In perl, a hash is differentiated from other data types with the '%'-sign. A hash is essentially an array whose elements are named. This makes it easy to access any specific element given that name. In common perl parlance, the element's name is called the "key" and the element is called the "value".

As mshumphr demonstrates above, a hash element is accessed with the '$'. There are two basic forms to dereference the data:

$value = $hash{key}
$value = $hash->{key}

In older per documentation, Hashes used to be called "associative arrays".

For more information, see the perldata manpage.

The hash is one of the three basic data types with in the perl language. In the simplest form, the hash is designated with the '%' sign (often used as the mod operator within C-like languages and thus a critical part of any hash implementation) and accessed with the curly braces: '{' and '}'.

# init
%foo = (
    'a' => 1,
    5   => 'qux'
  );

print $foo{'a'},"\n";
1
print $foo{5},"\n";
qux

Often called an 'associative array', the hash is used to associate one data type with some value. The key point with the hash is that this does not have to be ordinal or enumerated to access. Arrays must be indexed with numbers or objects that have a clear order to them - for example '0, 1, 2, ...'. It is impossible to index an array with real numbers or strings - how many real numbers are there between '3.1' and '3.2'? Or how many strings between 'accuse' and 'ace'? There is no clean, programmatic answer for these questions and thus the hash table is the best choice for using these objects as an index into the data structure.

With an array, to have two elements '1' and '1000', there needs to be storage allocated for all 1000 elements. The equivalent hash is much smaller (often two storage units with a bit of buffer for more if necessary). In this way, the hash can be used as a sparse array for when most of the elements are '0' or empty with a very few items spread out over vast distances.

Another common use for hashes is counting elements or identifying all of the unique items - such as the following snipit demonstrates:

%counter;
$words = "How much wood would a woodchuck chuck " . 
         "if a woodchuck could chuck wood";
foreach $word (split(/\s+/,$words))
{
  $counter{$word}++;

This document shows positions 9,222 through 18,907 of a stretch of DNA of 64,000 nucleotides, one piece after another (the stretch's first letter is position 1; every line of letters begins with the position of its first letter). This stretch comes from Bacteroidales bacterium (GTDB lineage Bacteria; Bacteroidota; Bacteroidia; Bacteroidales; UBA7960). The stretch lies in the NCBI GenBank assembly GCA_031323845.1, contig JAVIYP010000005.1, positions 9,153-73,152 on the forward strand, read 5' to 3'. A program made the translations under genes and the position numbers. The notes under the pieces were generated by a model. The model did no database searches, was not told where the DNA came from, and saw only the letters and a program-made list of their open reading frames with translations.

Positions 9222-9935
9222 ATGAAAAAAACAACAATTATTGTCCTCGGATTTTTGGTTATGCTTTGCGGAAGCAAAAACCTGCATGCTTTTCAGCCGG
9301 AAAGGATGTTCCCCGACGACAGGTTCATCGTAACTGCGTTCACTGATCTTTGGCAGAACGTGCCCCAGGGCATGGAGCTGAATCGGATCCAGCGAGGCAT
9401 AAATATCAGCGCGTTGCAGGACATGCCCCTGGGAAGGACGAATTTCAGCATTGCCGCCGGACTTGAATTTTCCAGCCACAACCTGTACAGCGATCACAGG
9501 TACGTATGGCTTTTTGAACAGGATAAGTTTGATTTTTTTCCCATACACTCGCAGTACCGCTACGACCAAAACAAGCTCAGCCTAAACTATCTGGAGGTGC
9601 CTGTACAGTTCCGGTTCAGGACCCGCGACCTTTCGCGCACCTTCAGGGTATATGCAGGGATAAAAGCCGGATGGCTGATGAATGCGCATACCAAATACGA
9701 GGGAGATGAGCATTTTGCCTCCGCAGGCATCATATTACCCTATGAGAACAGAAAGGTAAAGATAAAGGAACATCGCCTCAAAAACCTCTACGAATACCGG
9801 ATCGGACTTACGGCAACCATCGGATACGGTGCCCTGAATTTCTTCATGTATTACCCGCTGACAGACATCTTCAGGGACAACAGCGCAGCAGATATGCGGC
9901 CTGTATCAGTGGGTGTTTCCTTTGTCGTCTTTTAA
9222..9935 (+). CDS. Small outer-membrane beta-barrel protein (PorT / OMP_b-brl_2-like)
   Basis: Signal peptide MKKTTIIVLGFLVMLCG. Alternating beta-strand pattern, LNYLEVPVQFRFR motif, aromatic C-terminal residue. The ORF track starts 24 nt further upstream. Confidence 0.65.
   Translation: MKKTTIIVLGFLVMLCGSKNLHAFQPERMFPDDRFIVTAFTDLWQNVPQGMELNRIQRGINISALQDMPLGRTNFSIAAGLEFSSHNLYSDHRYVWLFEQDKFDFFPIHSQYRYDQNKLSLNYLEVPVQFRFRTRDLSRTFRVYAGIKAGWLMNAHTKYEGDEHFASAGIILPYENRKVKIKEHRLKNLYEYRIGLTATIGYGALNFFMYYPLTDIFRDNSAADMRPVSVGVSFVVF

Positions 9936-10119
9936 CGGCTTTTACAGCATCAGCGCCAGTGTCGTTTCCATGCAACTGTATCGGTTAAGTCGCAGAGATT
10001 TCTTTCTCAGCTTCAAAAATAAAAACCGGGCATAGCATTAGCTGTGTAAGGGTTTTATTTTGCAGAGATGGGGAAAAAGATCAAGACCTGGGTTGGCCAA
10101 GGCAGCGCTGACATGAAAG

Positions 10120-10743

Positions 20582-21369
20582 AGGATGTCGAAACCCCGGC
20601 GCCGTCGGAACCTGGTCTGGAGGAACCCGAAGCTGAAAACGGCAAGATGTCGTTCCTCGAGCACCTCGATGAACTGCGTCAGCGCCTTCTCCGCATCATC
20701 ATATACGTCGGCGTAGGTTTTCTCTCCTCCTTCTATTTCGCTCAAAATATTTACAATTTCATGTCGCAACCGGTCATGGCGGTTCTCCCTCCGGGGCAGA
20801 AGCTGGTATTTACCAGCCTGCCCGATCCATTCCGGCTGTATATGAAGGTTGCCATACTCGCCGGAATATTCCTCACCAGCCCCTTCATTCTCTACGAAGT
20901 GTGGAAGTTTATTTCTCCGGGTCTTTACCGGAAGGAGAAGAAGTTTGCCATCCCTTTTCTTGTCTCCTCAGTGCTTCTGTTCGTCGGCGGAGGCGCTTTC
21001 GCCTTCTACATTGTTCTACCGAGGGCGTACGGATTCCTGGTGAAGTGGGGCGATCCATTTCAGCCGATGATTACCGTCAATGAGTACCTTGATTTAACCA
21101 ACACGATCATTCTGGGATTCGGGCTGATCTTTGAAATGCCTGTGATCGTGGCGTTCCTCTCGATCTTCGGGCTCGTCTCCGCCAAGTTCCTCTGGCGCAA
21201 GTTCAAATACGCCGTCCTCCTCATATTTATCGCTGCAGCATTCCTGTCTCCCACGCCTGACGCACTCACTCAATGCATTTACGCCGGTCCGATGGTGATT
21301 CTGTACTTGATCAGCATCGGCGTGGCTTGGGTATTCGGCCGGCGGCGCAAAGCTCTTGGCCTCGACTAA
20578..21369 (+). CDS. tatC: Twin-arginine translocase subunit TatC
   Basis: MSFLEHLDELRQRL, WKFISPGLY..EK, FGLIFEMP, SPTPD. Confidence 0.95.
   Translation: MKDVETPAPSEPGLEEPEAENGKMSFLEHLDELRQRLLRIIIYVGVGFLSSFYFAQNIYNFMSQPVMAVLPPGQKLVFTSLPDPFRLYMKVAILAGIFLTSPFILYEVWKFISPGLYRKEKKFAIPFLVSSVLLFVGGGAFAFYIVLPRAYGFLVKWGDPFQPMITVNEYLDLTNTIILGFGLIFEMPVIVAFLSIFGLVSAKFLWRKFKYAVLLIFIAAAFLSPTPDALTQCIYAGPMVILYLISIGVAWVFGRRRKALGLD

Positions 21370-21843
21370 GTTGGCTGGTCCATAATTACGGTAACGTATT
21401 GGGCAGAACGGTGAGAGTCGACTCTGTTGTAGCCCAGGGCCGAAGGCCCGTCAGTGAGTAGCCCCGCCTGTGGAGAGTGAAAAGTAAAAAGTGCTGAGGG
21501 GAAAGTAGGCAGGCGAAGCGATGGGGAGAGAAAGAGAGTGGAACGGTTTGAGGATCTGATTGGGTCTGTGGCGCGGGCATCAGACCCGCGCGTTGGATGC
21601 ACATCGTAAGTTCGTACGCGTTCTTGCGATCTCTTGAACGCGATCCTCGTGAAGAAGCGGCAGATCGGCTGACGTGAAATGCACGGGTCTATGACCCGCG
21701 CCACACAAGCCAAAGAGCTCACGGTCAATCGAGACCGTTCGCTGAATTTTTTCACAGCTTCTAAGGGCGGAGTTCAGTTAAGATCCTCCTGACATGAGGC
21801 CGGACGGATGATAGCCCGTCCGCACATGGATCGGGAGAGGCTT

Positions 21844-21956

}
foreach $word (keys %counter)
{
  print "$word: $counter{$word}\n";
}

a: 2
wood: 2
would: 1
much: 1
chuck: 2
How: 1
could: 1
if: 1
woodchuck: 2

keys takes a hash (such as %counter) and returns a list (or array if you prefer to think that way) of the indexes to the hash. Another approach is the use of each which will iterate through the hash returning (key,value) pairs.

With perl5, the addition of references has both complicated and simplified the issues. First off, this allows for deeper data structures such as hashes of hashes and multi-dimensional arrays (which weren't supported cleanly prior to perl5). Secondly, it means that it is now much easier to pass a hash (and especially multiple hashes) to and from a subroutine. To make a reference, simply put a '\' before the name of the hash (or array, or even at times scalar). The resulting value is a scalar:

%foo = ('a' => 5, 'b' => 2);
$bar = \%foo;
Accessing a hash reference is slightly different than that of a hash, the '->' operator comes into play.
print $bar->{'a'},"\n";
5
While the '->' can be used to access individual items of the array, to use either keys or each the hash must be dereferenced. If this is a simple hash reference (like $bar above), just placing the % before it to have '%$bar' will allow the function to access the hash reference as a hash. For hashes within other data structures, is necessary to cleanly designate the entire structure:
%foo = ('a' => 5, 'b' => 2);
@bar;
$bar[0] = \%foo;
print keys %{$bar[0]};
a b
(First the hash was set up, then the array was defined, and array element of 0 was assigned the value of the hash reference. Lastly the array element of 0 was accessed, and this scalar value dereferenced into a hash which was processed by keys and then printed.)

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